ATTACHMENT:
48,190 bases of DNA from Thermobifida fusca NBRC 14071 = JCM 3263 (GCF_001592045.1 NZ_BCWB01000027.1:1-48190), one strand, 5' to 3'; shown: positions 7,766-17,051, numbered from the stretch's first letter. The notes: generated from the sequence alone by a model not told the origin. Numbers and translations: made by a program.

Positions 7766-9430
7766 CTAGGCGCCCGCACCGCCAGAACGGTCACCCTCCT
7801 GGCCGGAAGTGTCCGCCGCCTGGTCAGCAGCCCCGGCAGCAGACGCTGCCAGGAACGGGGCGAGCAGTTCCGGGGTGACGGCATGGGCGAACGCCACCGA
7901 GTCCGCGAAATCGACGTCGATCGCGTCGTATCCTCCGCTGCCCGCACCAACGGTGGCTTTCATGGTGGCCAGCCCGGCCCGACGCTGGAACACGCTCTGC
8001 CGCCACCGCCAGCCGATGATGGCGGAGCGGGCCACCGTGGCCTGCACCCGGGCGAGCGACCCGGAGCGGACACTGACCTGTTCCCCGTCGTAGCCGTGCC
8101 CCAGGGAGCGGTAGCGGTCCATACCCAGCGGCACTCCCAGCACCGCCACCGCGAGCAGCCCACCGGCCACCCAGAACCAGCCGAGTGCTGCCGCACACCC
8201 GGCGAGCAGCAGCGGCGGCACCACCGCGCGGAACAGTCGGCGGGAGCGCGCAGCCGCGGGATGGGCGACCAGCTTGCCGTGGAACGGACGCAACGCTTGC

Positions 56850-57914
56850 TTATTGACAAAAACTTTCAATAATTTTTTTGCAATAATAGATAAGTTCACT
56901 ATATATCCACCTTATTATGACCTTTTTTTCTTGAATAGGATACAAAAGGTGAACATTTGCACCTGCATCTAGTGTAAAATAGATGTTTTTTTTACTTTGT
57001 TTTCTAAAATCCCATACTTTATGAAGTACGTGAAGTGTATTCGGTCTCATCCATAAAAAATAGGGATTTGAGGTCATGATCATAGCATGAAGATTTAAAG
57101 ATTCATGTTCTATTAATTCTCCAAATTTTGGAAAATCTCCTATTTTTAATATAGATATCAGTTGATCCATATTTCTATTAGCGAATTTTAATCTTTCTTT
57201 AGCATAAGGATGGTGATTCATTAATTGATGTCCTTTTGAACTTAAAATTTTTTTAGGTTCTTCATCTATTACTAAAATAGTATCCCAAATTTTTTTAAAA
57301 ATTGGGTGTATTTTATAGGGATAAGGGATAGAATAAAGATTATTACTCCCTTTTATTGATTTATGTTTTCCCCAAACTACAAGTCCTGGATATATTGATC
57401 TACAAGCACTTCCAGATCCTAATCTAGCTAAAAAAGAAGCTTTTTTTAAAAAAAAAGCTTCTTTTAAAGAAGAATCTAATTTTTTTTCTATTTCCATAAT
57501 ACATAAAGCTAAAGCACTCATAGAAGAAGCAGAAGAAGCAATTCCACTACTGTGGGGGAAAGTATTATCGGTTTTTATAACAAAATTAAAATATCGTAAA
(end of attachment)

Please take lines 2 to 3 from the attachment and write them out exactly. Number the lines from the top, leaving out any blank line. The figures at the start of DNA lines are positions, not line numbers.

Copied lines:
Positions 7766-9430
7766 CTAGGCGCCCGCACCGCCAGAACGGTCACCCTCCT